I swear the pasta tasted much better than it looks on camera. It was good enough that Matt said he couldn’t wait to make it again, and I have never known him to be a huge broccoli lover.

The Pasta e Broccoli recipe he found was our original meal plan for Sunday night. And since I get all ADD whenever I go to Whole Foods, I picked up some beautiful looking carrots to roast on the side. I also felt like maybe I needed some protein, so I grabbed a pack of pre-marinated chicken breasts. I had been wanting to experiment with sous vide chicken anyways, and I was curious how sous viding the chicken in the marinade would turn out.

The chicken turned out better than I even expected! It was so moist that I could cut it with a fork. This whole Sous Vide thing seems too good to be true…

Like I said, the pasta e broccoli was amazing. What you can’t see in the picture is all of the garlic, chili flakes and cheese that went into it. The broccoli breaks down to almost form a sauce and it winds up tasting rich and creamy.

And I can’t forget the carrots. They were so intensely sweet after just roasting them with salt, pepper, and olive oil, and I loved how the ends got so crispy.

Sunday dinner FTW.

Pasta E Broccoli
Adapted from Serious Eats, Serves 2

We upped the broccoli and garlic a little bit from the original recipe, and probably added way more chili flakes than it called for.

6 oz. rigatoni
1/2 of a large head of broccoli, cut into florets
2 Tbsp. olive oil
2 cloves of garlic, chopped
1/2 tsp. red chili flakes, or to taste
1/4 cup freshly grated Parmesan cheese
Salt and pepper to taste

Start by bringing a large pot of salted water to a boil. Add the broccoli florets and cook until tender. We cooked them until they were just barely tender*. Remove the broccoli with a slotted spoon and use the same water to cook the pasta, reserving some cooking water after it is cooked.

*I tried to not overcook them because mushy broccoli is usually…disgusting. However, I would cook them more next time for this recipe. It helps later on when you try to break them down into a sauce.

While the pasta is cooking, heat the olive oil over medium heat.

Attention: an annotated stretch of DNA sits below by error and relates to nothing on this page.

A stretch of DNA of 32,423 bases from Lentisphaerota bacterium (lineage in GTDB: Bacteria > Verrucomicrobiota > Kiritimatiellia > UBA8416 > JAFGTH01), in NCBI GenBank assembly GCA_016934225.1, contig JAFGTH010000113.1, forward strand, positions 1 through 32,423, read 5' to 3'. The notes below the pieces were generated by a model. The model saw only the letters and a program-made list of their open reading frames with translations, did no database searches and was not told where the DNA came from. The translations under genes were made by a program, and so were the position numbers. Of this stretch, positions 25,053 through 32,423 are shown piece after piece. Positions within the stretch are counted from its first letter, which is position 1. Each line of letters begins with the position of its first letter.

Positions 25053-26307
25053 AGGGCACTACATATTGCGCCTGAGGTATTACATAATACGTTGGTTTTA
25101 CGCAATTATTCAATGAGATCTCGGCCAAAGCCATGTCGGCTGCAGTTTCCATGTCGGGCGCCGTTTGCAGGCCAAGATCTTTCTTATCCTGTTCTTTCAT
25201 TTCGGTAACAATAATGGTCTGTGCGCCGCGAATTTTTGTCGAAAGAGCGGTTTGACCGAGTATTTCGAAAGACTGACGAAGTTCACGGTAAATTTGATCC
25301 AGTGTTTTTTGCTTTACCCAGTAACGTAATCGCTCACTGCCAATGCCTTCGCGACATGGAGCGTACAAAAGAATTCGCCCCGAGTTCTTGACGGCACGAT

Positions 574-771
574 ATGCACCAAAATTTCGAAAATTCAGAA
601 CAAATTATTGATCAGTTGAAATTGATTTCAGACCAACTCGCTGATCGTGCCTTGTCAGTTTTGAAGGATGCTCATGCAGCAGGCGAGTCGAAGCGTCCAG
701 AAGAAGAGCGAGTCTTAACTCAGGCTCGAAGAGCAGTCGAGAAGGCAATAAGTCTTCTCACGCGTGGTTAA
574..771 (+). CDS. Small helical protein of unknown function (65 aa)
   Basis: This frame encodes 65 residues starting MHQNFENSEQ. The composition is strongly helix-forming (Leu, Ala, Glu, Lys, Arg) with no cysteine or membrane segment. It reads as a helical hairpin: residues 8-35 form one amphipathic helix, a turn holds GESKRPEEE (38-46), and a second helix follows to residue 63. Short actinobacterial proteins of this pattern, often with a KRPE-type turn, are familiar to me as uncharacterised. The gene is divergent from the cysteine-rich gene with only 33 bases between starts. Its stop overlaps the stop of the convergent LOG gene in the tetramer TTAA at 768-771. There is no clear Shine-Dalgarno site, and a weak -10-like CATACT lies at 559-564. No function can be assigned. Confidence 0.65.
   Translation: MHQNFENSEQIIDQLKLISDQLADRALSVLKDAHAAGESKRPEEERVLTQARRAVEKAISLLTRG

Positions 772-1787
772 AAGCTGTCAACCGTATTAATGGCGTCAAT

Add the garlic and red chili flakes and cook until fragrant, about one minute.

Add the broccoli and cook until very tender, about 2-3 more minutes.

When the pasta is cooked, add it to the pan.

Toss well. Add the cheese and a little bit of cooking water until a sauce forms.

We spent too long trying to get the broccoli to cook down, so our rigatoni fell apart a little. Still, delicious.

Roasted Carrots

For this recipe, you just need a bunch of good carrots (I’m starting to sound like Ina), olive oil, salt, and pepper.

Look at these beauties! After trimming the ends off, I chose to scrub them clean instead of peeling them. They were small to begin with and I didn’t want to lose any carrot.

Coat them in a little bit of olive oil, freshly ground black pepper, and plenty of kosher salt. Roast them in a 425° oven for about 30-45 minutes. The time will vary depending on your oven and the size of the carrots. My goal was to get them looking like the carrots we had at Journeyman: super sweet and caramelized.

I took them out when they were caramelized looking on the outside and tender on the inside. They seriously tasted like candy.

Sous Vide Chicken

I picked up a couple of Tuscan marinated chicken breasts from Whole Foods. I was pleasantly surprised that they weren’t dripping in marinade because my Foodsaver does not fare well with liquid! They were mostly lightly coated with chopped garlic, rosemary, and paprika, and olive oil. I added a little extra salt to them because I’m a saltaholic to make sure they were well seasoned.

They sealed up quite nicely.

The general consensus seems to be that the best sous vide chicken is cooked at 140°F. I think an hour would have been enough time in the water bath for the chicken breasts to get to that temperature, but I left them in for a little over 90 minutes just to be safe.

They’re pretty unappetizing straight out of the bag. That’s where the searing comes into play!

I seared one of them in a little bit of olive oil over high heat until they browned on both sides. Much better.

Even though it’s a little hard to tell from the picture, the chicken stayed incredibly moist inside. I can honestly say I have never had a boneless, skinless chicken breasts this good. I’ll have to try skin-on chicken next – I can only imagine how tasty that would be.

I left the other chicken breast in the back and froze it. I’m curious to see if I can just defrost it and sear it at a later date, or if I need to heat the whole bag in the water bath again. More to come on that!

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